Now that Guam Congresswoman Madeleine Bordallo is out of the running following her defeat in the Democratic primary to island lawmaker Michael San Nicolas, the territory’s delegate-level representation in our nation’s lower house is about to change for the first time in a decade and a half, after Guam’s Nov. 6 general election. The ensuing story hints at next-level Micronesia and military relations for Guam and sparks up debate on whether San Nicolas or his Republican opponent Doris Brooks is best for the job.
Guam – Movers and shakers gathered inside the Micronesian ballroom at the Hilton Guam Resort & Spa on Wednesday to hear what fresh ideas Sen. Michael F.Q. San Nicolas or former public auditor Doris Flores Brooks would bring to Washington, DC as the new occupant of a delegate’s seat that’s been the sole reservation of Congresswoman Madeleine Z. Bordallo for the past 15 years.
The high absorption cost and low payback rates of federally approved Micronesian migration from the Federated States of Micronesia, Marshall Islands, and Republican of Palau, figure prominently on former auditor Brooks’ Beltway agenda.
The Republican contender for Congress says the three destinations most impacted by compact migration need to work out with the US Dept. of Interior a standard way of measuring what’s been deemed the crippling cost of open immigration from Freely Associated States under their various Compacts of Free Association (COFA’s) with the United States. Brooks says it all starts with fixing the inconsistent ways the numbers are reported to Congress’s investigative Government Accountability Office (GAO), in order to help secure more consistent, equitable reimbursement for immigrant-impacted communities.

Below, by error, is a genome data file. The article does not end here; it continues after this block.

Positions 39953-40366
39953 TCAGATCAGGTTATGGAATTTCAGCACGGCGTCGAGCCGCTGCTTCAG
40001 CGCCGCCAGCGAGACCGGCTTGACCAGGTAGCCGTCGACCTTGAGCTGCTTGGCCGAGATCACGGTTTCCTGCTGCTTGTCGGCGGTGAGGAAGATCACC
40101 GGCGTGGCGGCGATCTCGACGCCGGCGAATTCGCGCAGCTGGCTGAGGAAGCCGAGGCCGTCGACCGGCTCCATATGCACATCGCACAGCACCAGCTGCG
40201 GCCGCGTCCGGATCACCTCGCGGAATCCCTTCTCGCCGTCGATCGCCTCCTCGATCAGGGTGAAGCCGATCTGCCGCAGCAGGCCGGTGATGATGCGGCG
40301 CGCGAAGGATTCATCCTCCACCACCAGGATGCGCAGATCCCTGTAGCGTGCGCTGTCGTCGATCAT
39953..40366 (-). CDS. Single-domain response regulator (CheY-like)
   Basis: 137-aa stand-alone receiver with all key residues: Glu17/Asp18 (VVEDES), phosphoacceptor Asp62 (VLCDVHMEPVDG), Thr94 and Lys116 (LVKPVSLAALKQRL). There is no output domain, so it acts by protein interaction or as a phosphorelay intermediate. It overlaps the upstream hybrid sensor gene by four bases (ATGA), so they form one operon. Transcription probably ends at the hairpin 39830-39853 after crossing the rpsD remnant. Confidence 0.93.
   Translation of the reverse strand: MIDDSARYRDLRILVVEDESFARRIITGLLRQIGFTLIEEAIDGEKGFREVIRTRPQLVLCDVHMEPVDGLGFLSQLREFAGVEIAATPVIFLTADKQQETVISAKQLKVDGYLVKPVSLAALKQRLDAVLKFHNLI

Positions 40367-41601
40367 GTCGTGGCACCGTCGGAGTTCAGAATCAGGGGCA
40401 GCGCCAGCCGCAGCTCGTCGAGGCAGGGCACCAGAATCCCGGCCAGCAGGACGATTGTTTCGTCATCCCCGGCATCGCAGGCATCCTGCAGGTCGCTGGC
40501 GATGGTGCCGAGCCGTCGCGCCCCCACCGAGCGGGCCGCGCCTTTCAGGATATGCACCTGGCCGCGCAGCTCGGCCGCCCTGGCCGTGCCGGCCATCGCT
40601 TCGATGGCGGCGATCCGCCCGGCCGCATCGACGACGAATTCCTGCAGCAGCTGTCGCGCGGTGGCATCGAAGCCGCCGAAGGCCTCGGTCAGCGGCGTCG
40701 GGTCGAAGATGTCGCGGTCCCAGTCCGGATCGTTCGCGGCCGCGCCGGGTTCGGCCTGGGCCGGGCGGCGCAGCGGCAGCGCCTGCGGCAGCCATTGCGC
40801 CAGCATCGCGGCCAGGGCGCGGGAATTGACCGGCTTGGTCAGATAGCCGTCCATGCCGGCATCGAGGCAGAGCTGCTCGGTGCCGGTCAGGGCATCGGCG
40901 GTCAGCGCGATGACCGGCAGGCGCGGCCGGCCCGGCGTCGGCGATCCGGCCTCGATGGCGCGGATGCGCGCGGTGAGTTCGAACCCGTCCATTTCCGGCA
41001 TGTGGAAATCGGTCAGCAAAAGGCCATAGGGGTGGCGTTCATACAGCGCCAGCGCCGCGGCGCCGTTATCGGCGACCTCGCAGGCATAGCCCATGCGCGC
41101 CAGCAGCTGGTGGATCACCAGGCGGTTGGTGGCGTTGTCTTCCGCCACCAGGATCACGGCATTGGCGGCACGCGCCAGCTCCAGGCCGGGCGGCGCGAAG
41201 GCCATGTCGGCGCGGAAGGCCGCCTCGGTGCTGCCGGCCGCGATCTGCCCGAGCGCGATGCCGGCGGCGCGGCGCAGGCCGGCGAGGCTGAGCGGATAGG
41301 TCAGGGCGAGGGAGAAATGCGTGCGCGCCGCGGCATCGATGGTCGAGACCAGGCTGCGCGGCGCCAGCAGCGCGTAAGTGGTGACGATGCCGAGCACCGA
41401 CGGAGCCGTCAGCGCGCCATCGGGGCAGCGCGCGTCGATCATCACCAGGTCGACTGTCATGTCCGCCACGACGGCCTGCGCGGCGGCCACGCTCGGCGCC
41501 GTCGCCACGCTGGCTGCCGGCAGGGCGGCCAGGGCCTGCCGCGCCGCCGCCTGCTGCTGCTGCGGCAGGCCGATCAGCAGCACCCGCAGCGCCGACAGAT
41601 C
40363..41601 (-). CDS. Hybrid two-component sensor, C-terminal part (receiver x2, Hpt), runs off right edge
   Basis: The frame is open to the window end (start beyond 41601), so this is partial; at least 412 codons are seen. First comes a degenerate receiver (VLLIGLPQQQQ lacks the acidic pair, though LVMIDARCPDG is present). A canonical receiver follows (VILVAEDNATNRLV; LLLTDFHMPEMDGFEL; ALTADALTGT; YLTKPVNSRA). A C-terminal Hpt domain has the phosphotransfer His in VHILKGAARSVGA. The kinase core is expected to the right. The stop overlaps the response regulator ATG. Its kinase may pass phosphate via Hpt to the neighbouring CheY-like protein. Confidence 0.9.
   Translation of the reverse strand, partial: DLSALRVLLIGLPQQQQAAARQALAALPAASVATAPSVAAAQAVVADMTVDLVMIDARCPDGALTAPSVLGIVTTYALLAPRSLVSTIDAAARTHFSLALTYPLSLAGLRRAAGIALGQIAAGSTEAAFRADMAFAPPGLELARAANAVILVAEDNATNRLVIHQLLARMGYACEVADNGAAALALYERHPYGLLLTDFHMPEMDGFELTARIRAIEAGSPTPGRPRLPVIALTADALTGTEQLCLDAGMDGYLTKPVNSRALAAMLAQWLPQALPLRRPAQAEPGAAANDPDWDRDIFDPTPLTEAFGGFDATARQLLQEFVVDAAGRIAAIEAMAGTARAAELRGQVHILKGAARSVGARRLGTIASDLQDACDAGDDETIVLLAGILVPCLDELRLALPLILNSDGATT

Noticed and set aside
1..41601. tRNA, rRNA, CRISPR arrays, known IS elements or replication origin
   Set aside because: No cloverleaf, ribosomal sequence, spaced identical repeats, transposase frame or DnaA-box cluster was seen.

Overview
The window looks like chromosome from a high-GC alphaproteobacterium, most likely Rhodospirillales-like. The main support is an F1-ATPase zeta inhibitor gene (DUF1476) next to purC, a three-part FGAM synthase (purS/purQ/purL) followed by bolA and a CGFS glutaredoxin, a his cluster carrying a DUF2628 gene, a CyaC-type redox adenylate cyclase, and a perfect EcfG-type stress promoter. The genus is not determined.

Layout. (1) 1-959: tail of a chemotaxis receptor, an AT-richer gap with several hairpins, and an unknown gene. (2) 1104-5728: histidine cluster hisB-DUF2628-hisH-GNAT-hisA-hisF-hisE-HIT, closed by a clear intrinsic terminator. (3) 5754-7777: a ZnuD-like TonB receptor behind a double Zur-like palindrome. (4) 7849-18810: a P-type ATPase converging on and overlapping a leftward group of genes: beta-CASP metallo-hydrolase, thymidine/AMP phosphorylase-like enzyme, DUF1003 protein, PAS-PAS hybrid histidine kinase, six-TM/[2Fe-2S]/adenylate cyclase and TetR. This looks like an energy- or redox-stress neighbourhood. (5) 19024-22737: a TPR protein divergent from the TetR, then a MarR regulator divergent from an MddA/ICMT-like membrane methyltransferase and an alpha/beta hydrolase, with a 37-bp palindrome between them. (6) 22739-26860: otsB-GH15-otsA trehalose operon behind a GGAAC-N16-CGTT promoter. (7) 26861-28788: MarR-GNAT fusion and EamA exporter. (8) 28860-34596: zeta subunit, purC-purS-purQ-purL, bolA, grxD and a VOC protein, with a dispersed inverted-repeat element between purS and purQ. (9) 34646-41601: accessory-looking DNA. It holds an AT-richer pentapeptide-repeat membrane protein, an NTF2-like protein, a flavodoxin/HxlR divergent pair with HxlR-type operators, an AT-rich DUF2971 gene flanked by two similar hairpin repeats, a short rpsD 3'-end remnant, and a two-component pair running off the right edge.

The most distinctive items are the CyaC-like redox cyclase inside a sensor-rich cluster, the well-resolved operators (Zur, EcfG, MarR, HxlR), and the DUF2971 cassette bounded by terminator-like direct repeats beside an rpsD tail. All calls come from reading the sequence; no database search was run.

“Compact-Impact aid has been a growing problem for Guam, but one of the major problems for Compact-Impact aid is that the three major jurisdictions of Hawaii, Guam, and the CNMI all calculate their costs differently,” Brooks said.
“And when we have a common way of reporting, a methodology that is acceptable to GAO, Congress will be more inclined then to accept that cost. That’s something auditors know about, OK? And that’s one of my strengths.”
While Brooks sees the devil in the details, her congressional race opponent, local Democratic senator and former banker Michael San Nicolas distinguishes his own economic outlook from a veteran auditor who’s spent the better part of 18 years running Guam’s Office of Public Accountability.
“One of the biggest differences between finance and accounting is accounting looks at the day-to-day, finance looks to the future,” San Nicolas said.
“I’m the only senator that introduced a resolution that expressly supports the military buildup. I’ve taken a lot of flak for it; there’s some very vocal groups that don’t want to have any kind of support for that whole undertaking, but it’s necessary for us to support it because it’s going to create the opportunities here in our community that allows for our people to stay here on Guam and find jobs and have opportunities and not have to leave.”
The candidates also discussed ways to improve labor conditions and Medicare and Medicaid reimbursement for Guam, managing the revenue-decimating effects of the Earned Income Tax Credit, as well as the cost of public borrowing, and the priority of lifting up the island’s disadvantaged.